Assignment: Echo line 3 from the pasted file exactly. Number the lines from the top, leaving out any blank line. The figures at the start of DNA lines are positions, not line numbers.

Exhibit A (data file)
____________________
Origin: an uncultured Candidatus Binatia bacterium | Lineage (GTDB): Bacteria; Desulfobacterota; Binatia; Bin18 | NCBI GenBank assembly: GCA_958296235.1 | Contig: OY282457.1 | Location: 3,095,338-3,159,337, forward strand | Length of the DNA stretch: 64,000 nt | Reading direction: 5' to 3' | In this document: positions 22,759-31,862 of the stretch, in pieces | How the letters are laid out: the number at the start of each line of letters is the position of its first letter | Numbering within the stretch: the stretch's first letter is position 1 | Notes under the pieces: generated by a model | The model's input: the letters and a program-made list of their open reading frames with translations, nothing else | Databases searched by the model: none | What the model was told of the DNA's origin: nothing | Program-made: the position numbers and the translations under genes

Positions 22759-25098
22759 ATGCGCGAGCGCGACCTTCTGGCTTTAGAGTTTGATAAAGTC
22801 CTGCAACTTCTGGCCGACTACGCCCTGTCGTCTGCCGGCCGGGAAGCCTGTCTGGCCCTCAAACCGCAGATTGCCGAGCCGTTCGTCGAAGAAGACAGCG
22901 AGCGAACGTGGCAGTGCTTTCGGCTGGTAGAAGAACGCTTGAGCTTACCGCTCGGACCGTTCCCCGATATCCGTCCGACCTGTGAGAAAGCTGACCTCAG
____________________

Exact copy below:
22759 ATGCGCGAGCGCGACCTTCTGGCTTTAGAGTTTGATAAAGTC